I don’t have any pictures of Bennett stuffing his face with chips, bars, bananas or sandwiches, which is weird as both children seem to be constantly starving at the lake. In fact, Bennett ends each activity by sitting down in one of the beach chairs and declaring, “I’m hungry!”

Hike

Not long after lunch, just when it’s really heating up, Bennett decides it’s time for the three-kilometre hike around the lake. For some reason I am always the responsible adult that accompanies him on this adventure. He sets a slow pace and we enjoy looking for more turtles and trying to pick out our green and white umbrella from across the lake.

Bennett pauses on the bridge between Surveyor's Lake and Engineer's Lake to look for turtles swimming in the water or sunning on logs on our regular hike.

Bennett pauses on the bridge between Surveyor’s Lake and Engineer’s Lake to look for turtles swimming in the water or sunning on logs on our regular hike.

Swim/Sand

At this point, all of the must-do activities have been crossed off Bennett’s check-list and good thing because it’s now about 34C and all anyone wants to do is lounge on the raft while partially submerged (me), play Frisbee (Blake), sit in water-filled sand hollows (Bennett), or build intricate sand castles (Avery).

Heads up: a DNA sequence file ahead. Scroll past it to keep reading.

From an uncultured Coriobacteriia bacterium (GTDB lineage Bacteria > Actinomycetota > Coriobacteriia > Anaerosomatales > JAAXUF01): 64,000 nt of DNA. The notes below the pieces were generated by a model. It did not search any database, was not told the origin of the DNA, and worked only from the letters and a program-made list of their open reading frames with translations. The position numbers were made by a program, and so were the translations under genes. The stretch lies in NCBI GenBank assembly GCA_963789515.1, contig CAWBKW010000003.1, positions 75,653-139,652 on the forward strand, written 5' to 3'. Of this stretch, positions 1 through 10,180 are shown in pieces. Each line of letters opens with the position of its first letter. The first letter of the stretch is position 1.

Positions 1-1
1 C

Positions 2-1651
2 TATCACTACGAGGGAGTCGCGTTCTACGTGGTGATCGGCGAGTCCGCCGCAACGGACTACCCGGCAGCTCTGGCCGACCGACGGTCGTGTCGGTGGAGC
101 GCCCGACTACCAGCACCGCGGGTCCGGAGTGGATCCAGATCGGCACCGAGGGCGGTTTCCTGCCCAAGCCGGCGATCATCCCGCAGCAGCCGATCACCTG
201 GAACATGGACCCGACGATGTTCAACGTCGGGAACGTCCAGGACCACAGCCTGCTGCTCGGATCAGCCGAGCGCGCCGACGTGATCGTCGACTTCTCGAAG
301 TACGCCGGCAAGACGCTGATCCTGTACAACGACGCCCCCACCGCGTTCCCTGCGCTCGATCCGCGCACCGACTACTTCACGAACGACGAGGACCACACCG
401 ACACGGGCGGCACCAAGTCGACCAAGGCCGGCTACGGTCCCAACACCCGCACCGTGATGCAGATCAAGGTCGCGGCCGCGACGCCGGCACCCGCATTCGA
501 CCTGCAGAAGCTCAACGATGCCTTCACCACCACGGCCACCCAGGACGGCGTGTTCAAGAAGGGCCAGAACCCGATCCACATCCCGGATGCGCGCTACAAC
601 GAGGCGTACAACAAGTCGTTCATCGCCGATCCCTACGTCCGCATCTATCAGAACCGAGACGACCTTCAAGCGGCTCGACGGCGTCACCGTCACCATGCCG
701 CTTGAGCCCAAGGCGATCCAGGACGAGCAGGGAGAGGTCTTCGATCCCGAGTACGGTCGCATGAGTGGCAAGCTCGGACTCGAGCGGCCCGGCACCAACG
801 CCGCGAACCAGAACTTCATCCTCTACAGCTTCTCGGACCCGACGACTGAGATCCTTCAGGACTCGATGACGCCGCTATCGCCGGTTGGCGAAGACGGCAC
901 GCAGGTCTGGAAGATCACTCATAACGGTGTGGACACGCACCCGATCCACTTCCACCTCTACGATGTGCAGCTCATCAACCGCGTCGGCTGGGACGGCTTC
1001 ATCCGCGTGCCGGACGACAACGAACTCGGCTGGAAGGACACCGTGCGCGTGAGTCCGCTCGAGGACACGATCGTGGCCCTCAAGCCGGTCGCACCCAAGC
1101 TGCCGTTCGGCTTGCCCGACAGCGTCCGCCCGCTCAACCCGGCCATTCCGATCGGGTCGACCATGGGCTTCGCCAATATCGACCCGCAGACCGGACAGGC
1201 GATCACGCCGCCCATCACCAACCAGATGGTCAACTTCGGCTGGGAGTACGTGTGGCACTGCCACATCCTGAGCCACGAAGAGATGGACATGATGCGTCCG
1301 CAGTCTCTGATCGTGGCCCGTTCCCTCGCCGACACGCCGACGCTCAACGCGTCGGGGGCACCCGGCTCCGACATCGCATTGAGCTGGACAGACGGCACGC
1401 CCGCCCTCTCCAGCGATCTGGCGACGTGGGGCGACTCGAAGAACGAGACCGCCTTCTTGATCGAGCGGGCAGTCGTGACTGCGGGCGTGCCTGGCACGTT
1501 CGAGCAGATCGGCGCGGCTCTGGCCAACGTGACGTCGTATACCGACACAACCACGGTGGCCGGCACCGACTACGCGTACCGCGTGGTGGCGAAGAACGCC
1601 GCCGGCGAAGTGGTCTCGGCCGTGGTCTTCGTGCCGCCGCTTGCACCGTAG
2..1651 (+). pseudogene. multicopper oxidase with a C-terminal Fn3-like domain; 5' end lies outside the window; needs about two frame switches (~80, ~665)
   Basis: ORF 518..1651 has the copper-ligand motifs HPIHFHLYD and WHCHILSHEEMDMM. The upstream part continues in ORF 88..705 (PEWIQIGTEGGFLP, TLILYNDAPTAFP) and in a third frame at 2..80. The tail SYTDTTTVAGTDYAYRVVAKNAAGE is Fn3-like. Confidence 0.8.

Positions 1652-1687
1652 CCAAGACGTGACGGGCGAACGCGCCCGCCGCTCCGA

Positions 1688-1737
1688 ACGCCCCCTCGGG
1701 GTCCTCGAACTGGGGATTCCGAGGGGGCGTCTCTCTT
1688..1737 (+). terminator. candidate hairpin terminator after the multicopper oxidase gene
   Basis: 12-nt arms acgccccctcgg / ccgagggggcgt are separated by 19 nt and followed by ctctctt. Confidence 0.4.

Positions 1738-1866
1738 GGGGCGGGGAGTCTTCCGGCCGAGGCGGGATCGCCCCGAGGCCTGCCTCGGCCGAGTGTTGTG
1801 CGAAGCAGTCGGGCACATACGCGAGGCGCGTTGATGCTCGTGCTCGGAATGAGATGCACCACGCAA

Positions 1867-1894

Tada! Avery demonstrates her sand castle-building abilities.

Tada! Avery demonstrates her sand castle-building abilities.

It’s unbelievably easy to spend an entire day here, holiday weekend or otherwise. Even though we now have an established “lake routine” I can’t imagine I’ll tire of it any time soon. See you later this month, Surveyor’s Lake!

 

 

Hidden Lake: a new Fernie discovery

One of our favourite things to do near Fernie, B.C. is to spend a hot summer’s day at Surveyor’s Lake swimming, kayaking and looking for turtles and crayfish. We often hike around the lake from our HQ on Saunder’s Beach, and enjoy views into secluded Engineer’s Lake from the bridge that bisects the two mountain lakes. This visit, however, we learned of a new hike to a new lake: Hidden Lake.

Avery surveys the scene looking for Western Painted turtles at Hidden Lake in Kikomun Creek Provincial Park.

Avery surveys the scene looking for Western Painted turtles at Hidden Lake in Kikomun Creek Provincial Park.

The lake isn’t “hidden” so much as out of the way of the majority of day-tripping beach-goers. You can access it via the loop road at Surveyor’s Lake campground in Kikomun Creek Provincial Park, a 30-minute drive southwest of Fernie on Hwy. 3. Hidden Lake has the same Western Painted turtles as the other two lakes, without the crowds to scare them from their log perches into the cool water.

See the water glimmering beyond the turtle sign? That's Hidden Lake.

See the water glimmering beyond the turtle sign? That’s Hidden Lake.

There’s a narrow trail around the lake — lined with Saskatoon berry bushes, I might add — that lets you get close to the shore in many spots where the deadfall has washed up and the turtles are out atop it sunning themselves.